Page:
(Part 11 of 13 in Scaf 101)
There are some non-obvious ways to use clamps to build unusual things. Early on, in the first “cube” build, I mentioned you could do pullups and work climb-ups. But this build is way better for building a stable, nearly 7-foot high bar.
There’s no layout shot per se, but here’s a pair of assembled 45° apex A-frames. (Note that the unused outlets in the middle both face up.)
There are two 90° two outlet tees in the middle of the photo, 45° tees on the left and right and 3-foot brace pipes. This looks totally asymmetric, right? Here’s a close up of the tops of the A-frames:
(I know, right? Does this work?)
Here’s a detail of how you put the top cross bar into the clamps; do not over-insert the ends because we need the width to be correct.
Wait, this is a thing? It totally is…
Very tall, very stable for climbing/hanging and you can swing a bit (if you like sketchy swing sets).
We have 5-foot pipes and tees left, so let’s add some more side pipes:
I love how the outlets on those tees we used early on, suddenly are just perfect for a cross bar. Obviously, that lower one could go anywhere on the set. If you have extra 45°s, you can add some 1-foot diagonals on any (not the top – won’t work up there) of the cross pipes. I’d put two diagonal doing down from the mid-height cross-pipe; that would give a huge stability gain without being in your way.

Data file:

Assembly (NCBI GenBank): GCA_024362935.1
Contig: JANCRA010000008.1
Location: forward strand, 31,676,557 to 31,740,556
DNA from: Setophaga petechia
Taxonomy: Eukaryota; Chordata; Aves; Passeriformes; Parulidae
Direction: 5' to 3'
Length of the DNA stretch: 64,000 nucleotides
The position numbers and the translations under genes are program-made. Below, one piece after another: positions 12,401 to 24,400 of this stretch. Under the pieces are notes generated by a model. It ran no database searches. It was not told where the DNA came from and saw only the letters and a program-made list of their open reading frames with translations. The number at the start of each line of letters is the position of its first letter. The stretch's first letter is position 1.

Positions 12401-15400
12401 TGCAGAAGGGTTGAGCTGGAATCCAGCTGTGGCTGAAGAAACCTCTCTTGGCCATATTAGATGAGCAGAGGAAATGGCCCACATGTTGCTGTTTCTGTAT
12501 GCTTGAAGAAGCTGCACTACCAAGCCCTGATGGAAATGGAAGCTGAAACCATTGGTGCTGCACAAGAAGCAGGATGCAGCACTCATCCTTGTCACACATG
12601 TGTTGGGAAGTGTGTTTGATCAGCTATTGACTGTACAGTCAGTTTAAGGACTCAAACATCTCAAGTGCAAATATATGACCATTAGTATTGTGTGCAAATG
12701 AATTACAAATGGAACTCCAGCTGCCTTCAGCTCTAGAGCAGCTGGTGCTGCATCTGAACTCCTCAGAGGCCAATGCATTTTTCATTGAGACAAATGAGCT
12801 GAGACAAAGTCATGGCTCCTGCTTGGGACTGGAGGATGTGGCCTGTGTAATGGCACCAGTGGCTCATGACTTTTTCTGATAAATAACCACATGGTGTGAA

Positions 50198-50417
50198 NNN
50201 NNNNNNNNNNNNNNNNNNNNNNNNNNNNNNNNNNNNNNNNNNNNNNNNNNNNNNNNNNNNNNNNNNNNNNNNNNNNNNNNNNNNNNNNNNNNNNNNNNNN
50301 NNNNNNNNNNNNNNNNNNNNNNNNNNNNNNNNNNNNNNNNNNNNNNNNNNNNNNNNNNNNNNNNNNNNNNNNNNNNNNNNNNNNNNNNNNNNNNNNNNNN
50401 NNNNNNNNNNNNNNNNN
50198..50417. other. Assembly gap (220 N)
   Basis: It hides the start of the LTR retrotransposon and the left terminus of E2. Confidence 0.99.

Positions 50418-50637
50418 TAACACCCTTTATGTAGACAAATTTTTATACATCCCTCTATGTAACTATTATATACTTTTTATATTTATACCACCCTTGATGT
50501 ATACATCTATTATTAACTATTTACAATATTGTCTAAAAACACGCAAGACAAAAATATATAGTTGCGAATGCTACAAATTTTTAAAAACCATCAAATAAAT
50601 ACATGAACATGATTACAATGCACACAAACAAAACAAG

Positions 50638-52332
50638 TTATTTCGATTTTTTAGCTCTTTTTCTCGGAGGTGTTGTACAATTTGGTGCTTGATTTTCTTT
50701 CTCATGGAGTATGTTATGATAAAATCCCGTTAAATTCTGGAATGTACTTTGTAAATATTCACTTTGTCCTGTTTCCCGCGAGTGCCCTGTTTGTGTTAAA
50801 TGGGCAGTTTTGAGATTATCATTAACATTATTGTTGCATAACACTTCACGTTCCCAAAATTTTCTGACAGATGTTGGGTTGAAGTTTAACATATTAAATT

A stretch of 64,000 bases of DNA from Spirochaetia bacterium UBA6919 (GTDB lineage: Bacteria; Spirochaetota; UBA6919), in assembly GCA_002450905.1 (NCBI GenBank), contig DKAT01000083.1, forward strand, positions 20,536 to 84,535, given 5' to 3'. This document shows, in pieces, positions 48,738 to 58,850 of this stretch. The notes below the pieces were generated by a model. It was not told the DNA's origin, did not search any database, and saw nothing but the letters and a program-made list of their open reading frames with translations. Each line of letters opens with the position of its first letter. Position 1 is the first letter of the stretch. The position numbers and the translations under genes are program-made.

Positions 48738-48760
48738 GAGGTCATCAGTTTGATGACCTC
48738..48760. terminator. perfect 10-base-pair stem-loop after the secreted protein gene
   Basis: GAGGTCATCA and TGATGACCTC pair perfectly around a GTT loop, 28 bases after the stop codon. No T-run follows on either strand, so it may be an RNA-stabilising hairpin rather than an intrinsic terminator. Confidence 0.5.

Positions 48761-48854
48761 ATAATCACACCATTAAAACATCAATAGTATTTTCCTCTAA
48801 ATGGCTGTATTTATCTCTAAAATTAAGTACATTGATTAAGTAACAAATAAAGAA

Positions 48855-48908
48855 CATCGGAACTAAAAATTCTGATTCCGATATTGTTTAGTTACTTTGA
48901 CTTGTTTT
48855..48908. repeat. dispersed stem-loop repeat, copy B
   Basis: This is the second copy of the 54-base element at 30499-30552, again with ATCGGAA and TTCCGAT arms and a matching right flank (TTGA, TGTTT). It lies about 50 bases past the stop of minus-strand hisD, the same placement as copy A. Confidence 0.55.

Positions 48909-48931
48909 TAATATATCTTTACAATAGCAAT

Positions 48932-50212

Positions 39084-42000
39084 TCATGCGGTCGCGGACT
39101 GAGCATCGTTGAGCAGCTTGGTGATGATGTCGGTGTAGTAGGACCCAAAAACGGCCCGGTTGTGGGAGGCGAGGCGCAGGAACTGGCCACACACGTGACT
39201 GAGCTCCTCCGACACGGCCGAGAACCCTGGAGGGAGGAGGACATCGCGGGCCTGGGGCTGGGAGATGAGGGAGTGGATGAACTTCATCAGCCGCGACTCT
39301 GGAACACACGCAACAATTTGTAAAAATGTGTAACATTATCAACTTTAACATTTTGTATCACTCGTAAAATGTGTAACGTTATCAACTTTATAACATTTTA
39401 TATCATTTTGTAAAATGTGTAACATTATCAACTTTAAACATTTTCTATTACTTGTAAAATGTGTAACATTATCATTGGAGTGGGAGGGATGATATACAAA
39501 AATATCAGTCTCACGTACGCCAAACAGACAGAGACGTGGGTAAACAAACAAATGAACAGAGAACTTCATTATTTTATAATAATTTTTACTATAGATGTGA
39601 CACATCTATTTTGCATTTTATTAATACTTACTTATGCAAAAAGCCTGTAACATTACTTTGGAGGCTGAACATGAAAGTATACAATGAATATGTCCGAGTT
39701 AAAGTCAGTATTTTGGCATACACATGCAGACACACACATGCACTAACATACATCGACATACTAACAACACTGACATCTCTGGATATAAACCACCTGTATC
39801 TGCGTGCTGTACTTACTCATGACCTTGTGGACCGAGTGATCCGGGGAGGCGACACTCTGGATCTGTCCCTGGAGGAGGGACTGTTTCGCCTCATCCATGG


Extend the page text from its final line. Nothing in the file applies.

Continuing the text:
There are other variations to this build: You could have used 5-foot pipes for the cross-bars when you laid out the A-frames. They’d be much lower down on the sides. You’d still have the fourth 5-foot pipe to make that mid-height cross-bar. And of course in both variations you have 3-foot pipes that can be added as diagonals if you have the extra 45°s. Remember the rail precisions build, with the diagonals that were “off” but still sort-of fit? You could get a 3-foot diagonal up on the top most cross-pipe.
I really like this build. It’s a sort of “sleeper” build where you start feeling like your wasting clamps at the apex of the A-frames and then it turns into this very unusual geometry. Most scaf (except of course Blake’s scaf in Boston) ends up being all 90° and 45° systems.